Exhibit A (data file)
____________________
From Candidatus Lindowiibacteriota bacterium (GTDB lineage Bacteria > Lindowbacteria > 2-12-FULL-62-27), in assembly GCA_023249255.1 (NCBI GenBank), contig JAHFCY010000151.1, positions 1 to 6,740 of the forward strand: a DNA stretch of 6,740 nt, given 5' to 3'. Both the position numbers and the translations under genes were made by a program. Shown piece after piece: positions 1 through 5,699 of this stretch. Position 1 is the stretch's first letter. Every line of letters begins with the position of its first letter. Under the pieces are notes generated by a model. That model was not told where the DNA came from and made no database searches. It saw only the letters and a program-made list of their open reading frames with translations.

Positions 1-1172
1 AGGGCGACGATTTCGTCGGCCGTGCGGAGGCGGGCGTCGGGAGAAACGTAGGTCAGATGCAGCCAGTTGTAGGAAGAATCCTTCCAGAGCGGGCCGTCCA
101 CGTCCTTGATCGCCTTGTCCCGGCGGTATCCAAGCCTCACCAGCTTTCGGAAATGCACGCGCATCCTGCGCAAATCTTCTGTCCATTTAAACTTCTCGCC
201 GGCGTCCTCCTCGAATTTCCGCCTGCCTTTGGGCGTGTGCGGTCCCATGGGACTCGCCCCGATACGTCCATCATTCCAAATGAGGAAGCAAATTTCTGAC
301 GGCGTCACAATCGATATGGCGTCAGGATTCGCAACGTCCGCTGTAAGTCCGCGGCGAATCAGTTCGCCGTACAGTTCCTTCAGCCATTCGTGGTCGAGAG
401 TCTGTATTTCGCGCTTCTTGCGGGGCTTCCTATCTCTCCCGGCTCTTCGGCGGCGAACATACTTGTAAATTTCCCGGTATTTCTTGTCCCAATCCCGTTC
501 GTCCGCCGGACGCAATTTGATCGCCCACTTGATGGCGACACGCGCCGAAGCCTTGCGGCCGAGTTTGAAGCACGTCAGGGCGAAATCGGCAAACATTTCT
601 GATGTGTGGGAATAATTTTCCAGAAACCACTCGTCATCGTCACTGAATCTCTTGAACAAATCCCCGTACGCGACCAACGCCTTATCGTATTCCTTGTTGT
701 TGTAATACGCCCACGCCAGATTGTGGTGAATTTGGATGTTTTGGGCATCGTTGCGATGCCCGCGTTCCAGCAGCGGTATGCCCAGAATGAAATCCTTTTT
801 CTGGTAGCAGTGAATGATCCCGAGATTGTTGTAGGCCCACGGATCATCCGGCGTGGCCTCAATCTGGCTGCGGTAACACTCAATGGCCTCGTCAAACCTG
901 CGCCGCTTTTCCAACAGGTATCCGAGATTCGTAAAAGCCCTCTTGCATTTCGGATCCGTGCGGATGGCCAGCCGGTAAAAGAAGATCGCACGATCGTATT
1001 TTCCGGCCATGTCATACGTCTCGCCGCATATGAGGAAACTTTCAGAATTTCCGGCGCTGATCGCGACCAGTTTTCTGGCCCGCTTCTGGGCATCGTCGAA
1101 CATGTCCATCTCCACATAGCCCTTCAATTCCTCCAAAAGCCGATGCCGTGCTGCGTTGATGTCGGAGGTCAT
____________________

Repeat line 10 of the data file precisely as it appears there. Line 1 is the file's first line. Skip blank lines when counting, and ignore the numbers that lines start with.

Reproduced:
701 TGTAATACGCCCACGCCAGATTGTGGTGAATTTGGATGTTTTGGGCATCGTTGCGATGCCCGCGTTCCAGCAGCGGTATGCCCAGAATGAAATCCTTTTT